Occupy also struggles to build a stronghold in the mainstream. Many of the issues the movement protests against touch most regular Americans (wage decline, lack of jobs, debt, foreclosures, substandard education, lack of healthcare etc), so the potential to reach and recruit a meaningful part of the population is clearly there. However, since much of the little we hear in the news about occupy these days involves bloodied protesters and violent arrests, many are scared to join or are turned away from the movement. This should be particularly concerning, since much valuable and productive outreach work is actually being done by occupy working groups. But to reach critical mass, the conversation needs to be dominated by the good these groups are doing, and not by the latest clashes with authorities.
OccupyOurHomes, a nation-wide alliance of groups working with home-owners to avoid foreclosures and evictions, is one of these productive efforts. A good number of home owners have been able to retain their homes and renegotiate their mortgages with a joint effort of eviction defense teams and negotiators with banks and government officials.
Labor outreach groups have also shown successes, by helping small work places organize themselves in workers collectives and union-like structures to fight for better work conditions. The May 1st march in New York City was co-sponsored by over 100 labor unions, worker’s rights groups, and occupy working groups working on labor matters. Immigrant groups are also joining in, as they are most often the target of unfair labor practices.
Other working groups are working on health care issues or questions surrounding affordable housing. Several media outlets have formed to cover the stories not mentioned in mainstream media, and a handful of farming projects have started in an effort to secure food supplies for the movement. Students have marched in protest against rising tuition costs for substandard education programs, and OccuPrint is one of the first incorporated businesses, collectively owned by its workers, to spring from the encampment at Zuccotti Park. Teach-ins are held at a variety of events to help people understand their rights, learn more about the economy, and other aspects of globalization that affect their daily lives.
All these projects need more hands on deck and more resources to drive momentum in the movement. If people know about these efforts, understand that marching is not all that occupy does these days, and see how this work affects their personal economy, more of them will join. An example of how this worked can currently be observed in Montreal, where students have spent months protesting tuition hikes and reaching out to parents, friends, and relatives, and now have several 100,000 people marching in the streets, banging pots and pans to show their misgivings.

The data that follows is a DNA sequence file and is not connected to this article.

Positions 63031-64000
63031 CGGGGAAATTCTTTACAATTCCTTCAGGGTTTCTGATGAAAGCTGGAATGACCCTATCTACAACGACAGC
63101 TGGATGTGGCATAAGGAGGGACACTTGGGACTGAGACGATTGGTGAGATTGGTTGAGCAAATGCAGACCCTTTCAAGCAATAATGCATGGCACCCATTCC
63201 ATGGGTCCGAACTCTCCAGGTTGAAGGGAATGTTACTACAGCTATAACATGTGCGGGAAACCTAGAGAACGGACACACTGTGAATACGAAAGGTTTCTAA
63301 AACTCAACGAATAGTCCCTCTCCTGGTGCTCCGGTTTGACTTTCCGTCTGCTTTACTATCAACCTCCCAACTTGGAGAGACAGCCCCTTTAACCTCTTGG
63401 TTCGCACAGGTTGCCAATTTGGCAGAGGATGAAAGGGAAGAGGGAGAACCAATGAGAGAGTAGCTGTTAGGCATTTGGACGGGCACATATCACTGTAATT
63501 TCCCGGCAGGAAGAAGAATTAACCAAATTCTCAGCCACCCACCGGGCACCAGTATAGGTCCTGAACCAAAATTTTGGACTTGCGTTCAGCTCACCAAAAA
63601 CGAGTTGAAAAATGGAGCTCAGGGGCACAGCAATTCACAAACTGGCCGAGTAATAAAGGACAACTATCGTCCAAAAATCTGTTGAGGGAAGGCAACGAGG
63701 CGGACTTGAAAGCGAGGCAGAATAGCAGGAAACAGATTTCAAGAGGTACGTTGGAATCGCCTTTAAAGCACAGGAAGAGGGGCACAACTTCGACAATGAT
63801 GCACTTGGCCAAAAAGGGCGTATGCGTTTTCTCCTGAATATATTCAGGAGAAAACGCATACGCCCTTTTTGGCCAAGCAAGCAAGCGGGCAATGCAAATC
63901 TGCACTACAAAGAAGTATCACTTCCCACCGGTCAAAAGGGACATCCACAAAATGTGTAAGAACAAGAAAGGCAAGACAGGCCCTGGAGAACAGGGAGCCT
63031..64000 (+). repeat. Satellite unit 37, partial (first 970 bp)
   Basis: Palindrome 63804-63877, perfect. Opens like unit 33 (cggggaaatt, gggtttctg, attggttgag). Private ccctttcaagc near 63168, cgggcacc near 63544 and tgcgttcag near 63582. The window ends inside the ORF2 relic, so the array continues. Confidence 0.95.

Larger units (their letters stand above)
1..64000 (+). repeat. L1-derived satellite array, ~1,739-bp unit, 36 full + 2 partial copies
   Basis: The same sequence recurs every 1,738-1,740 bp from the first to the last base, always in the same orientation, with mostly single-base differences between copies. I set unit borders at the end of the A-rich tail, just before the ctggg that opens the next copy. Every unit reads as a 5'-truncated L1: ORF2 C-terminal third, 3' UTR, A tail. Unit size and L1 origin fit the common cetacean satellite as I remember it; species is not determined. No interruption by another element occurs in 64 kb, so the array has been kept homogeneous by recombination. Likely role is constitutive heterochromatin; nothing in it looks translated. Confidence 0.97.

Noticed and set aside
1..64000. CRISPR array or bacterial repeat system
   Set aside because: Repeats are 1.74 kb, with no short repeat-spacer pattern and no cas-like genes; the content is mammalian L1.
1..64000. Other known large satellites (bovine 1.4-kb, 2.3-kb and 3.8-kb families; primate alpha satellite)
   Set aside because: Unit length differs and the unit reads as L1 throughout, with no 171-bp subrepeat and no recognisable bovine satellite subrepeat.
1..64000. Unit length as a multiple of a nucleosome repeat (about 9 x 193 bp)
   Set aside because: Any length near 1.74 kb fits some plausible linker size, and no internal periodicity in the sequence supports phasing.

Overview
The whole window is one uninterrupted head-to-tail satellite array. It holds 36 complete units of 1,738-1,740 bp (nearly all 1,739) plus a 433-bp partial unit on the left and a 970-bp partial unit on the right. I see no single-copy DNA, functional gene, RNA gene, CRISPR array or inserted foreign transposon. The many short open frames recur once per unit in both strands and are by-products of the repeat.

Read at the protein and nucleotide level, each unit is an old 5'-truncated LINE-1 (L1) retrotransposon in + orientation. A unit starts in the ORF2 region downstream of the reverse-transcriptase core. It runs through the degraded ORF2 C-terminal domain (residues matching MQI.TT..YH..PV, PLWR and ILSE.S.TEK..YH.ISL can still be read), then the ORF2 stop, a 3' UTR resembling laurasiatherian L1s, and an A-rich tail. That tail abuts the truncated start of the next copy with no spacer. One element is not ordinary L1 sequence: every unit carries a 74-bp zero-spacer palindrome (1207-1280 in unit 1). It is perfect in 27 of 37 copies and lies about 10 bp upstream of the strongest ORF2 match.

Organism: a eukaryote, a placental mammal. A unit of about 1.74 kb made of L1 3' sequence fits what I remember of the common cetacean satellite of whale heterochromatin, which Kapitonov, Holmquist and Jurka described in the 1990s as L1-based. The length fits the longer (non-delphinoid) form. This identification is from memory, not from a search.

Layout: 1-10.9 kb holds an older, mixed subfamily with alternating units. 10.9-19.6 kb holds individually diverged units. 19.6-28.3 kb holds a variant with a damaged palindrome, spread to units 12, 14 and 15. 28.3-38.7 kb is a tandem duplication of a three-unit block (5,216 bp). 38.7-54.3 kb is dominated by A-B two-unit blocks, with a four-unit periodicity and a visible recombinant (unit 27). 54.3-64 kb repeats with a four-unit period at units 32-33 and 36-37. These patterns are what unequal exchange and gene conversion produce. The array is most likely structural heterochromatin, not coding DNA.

Another intriguing example is the one protester from Los Angeles who was arrested in Chicago during the anti-Nato protests, and had to spend a week in jail, while his friends raised the money for his bail bond. He felt his time was very well spent because he used it to talk to other inmates about the movement and teach them about the issues occupy is concerned with.
If Occupy should draw one lesson from the disappointment of their revolutionary comrades in Egypt, it is that they need to strike a balance in their messaging between outreach and protest and may ultimately have to engage in the political discourse by fielding candidates or forming a party. Big marches are important to rally the troops and make everybody see their growing numbers. But people do need to feel safe enough to come out, as not everybody has broken through their personal walls of fear to deal with the effects of governmental confrontation. And most importantly, people need to be kept engaged and not sent back home after a large event. They will if they can see that joining in will benefit them more than staying home.
As the upcoming presidential election highlights, the current power structure will not be dislodged by small protest groups, but needs to be approached and influenced both from without and within to obtain lasting results. In the age of Citizens United and the Super PAC it is easy to mistake the electoral process for a Dutch auction with two undesirable options wrapped into a three-ring circus for public entertainment. But ultimately, lasting change is achieved through pressure on the legislative process, as many in the anti-abortion movement can profess.
The government clearly perceives the occupy movement as a threat, as their concerted surveillance effort and scare tactics highlight. It’s going to be a long road and safety for occupiers will ultimately lie in numbers, both on the street and inside ballot boxes.